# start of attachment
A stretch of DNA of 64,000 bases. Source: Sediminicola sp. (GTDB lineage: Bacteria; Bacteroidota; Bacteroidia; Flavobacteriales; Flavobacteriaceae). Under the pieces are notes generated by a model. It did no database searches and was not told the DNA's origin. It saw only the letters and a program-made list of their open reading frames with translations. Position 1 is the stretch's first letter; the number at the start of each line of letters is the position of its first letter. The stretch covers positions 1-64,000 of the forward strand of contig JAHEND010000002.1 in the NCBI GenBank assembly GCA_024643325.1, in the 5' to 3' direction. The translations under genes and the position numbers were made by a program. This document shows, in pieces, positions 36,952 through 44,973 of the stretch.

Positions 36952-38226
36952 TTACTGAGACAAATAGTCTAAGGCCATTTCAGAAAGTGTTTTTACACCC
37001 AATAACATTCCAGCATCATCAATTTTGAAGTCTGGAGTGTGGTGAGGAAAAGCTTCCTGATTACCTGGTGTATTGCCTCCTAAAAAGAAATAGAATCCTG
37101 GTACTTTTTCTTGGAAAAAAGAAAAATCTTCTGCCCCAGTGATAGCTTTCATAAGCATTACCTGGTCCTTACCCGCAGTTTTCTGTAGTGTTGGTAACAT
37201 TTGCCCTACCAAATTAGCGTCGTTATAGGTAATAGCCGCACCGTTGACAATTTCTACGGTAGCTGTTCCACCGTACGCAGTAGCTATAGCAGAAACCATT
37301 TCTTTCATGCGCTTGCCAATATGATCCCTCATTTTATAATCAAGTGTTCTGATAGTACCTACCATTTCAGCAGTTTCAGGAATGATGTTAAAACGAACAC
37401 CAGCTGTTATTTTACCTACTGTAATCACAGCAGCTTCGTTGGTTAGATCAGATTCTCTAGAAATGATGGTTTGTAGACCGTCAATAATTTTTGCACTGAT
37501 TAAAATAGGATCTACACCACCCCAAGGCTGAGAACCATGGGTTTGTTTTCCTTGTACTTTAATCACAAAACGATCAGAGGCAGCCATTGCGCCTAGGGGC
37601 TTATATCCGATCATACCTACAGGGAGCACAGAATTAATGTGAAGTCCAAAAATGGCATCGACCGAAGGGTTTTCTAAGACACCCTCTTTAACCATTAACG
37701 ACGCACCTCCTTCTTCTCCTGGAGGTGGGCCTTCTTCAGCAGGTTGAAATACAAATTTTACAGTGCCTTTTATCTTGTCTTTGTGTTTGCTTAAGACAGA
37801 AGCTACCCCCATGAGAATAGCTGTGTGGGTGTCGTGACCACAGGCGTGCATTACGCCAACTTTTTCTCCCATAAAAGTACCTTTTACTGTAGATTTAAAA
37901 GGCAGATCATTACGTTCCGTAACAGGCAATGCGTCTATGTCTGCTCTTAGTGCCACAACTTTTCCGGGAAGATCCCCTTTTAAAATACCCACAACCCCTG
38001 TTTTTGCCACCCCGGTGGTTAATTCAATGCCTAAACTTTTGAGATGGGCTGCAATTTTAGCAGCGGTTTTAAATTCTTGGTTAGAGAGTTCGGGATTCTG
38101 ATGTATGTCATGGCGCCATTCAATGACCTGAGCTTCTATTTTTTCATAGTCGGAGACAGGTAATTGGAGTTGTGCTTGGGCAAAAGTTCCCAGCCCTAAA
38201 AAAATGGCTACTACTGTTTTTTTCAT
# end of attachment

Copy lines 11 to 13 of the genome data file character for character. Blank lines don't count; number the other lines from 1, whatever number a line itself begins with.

37701 ACGCACCTCCTTCTTCTCCTGGAGGTGGGCCTTCTTCAGCAGGTTGAAATACAAATTTTACAGTGCCTTTTATCTTGTCTTTGTGTTTGCTTAAGACAGA
37801 AGCTACCCCCATGAGAATAGCTGTGTGGGTGTCGTGACCACAGGCGTGCATTACGCCAACTTTTTCTCCCATAAAAGTACCTTTTACTGTAGATTTAAAA
37901 GGCAGATCATTACGTTCCGTAACAGGCAATGCGTCTATGTCTGCTCTTAGTGCCACAACTTTTCCGGGAAGATCCCCTTTTAAAATACCCACAACCCCTG